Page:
G20 finance chiefs meet as Indonesia warns of energy, food catastrophe

Agence France-Presse

Posted at Jul 15 2022 10:10 AM

Police officers stand guard near the main venue of the G20 Finance Ministers and Central Bank Governors Meeting in Nusa Dua, Bali, Indonesia, 14 July 2022.  SONNY TUMBELAKA/EPA-EFE/ POOL
Police officers stand guard near the main venue of the G20 Finance Ministers and Central Bank Governors Meeting in Nusa Dua, Bali, Indonesia, 14 July 2022.  SONNY TUMBELAKA/EPA-EFE/ POOL

BALI - Group of 20 finance ministers and central bank chiefs from top economies met in Indonesia Friday for talks on the fallout from Russia's invasion of Ukraine, with the host warning them failure to tackle energy and food crises would be catastrophic.

The two-day meeting on the resort island of Bali started under the shadow of a war that has roiled markets, spiked food prices and stoked breakneck inflation, a week after Moscow's top diplomat walked out of talks with the forum's foreign ministers.

In her opening remarks, Indonesian Finance Minister Sri Mulyani Indrawati called on ministers to work together with a spirit of "cooperation, collaboration and consensus" because "the world is watching" for solutions.

"The cost of our failure is more than we can afford," she told delegates. "The humanitarian consequences for the world and for many low-income countries would be catastrophic."\

Top global finance figures, including US Treasury Secretary Janet Yellen, will discuss the rebound from the coronavirus pandemic. But the impact of the Ukraine war –- weighing on an already brittle global recovery –- will top the agenda.

A day before the meeting, Yellen set the tone, calling Russia's war in Ukraine the "greatest challenge" to the global economy and saying members of Putin's government "have no place" at the talks.

"We are seeing negative spillover effects from that war in every corner of the world, particularly with respect to higher energy prices and rising food insecurity," she said.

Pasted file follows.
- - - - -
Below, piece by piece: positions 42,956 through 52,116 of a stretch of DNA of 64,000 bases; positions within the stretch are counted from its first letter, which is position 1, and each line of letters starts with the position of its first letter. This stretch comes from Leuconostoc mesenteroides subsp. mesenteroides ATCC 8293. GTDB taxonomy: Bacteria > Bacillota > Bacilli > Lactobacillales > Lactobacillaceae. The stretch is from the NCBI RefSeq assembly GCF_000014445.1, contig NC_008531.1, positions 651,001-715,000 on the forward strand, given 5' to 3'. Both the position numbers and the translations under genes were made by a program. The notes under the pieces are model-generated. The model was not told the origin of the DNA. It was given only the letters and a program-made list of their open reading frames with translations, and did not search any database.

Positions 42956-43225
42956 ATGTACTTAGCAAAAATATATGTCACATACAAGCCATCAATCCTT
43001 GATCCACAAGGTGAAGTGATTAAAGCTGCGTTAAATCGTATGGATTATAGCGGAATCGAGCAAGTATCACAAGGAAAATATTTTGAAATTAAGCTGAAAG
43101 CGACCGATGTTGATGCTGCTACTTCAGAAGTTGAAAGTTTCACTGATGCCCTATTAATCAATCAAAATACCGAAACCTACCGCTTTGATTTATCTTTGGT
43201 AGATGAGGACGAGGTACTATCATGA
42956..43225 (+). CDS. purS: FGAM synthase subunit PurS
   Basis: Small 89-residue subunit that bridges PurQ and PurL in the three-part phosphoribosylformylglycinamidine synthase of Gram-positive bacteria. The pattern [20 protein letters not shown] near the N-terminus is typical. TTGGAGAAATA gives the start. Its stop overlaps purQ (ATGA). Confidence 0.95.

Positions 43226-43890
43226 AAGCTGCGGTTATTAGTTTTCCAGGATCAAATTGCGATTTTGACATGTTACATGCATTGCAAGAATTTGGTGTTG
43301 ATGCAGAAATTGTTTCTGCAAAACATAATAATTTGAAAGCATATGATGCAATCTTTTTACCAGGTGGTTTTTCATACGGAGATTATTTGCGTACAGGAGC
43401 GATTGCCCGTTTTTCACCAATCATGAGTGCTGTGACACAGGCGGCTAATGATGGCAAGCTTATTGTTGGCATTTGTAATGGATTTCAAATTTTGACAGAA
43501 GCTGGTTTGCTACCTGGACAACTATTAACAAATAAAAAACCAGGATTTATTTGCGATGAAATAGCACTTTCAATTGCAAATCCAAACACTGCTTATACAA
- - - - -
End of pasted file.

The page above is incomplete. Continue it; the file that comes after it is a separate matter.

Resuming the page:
Yellen is expected to press G20 allies for a price cap on Russian oil to choke off President Vladimir Putin's war chest and pressure Moscow to end its invasion while bringing down energy costs.

Both Russian Finance Minister Anton Siluanov and Ukrainian Finance Minister Serhiy Marchenko are participating virtually in the meeting.

Yellen in April led a multinational walkout of finance officials as Russian delegates spoke at a G20 meeting in Washington. No communique was issued at the end of that meeting.

It is unclear if a similar walkout will take place at this meeting, after no foreign minister walked out last week, but Yellen would not be drawn on if they would repeat their joint action.

There is also unlikely to be a final communique issued when talks end on Saturday because of disagreements with Russia.

World tax overhaul deadline set 

G20 chair Indonesia -– which pursues a neutral foreign policy –- has refrained from uninviting Russia despite Western pressure.

Italy and Canada's finance ministers are in attendance, but Chinese Finance Minister Liu Kun and Britain's new Finance Minister Nadhim Zahawi are only attending virtually.

International Monetary Fund chief Kristalina Georgieva will appear in person after saying Wednesday the global economic outlook had "darkened significantly" because of Moscow's invasion.

European Central Bank president Christine Lagarde is participating virtually, but World Bank chief executive David Malpass will not attend.

The meeting is a prelude to the leaders' summit on the Indonesian island in November that was meant to focus on the global recovery from the Covid-19 pandemic.

Other issues to be tackled by the ministers include digital financial inclusion –- with more than a billion of the world's population still without access to a bank account -– and the deadline for an international tax rules overhaul.

The Organization for Economic Cooperation and Development (OECD) will present the ministers with an update on the progress of international tax changes that will set a global minimum corporate tax rate of 15 percent by 2024, a year later than originally planned.

The deadline for the passing of legislation underpinning the new rules was set at mid-2023, the OECD said.

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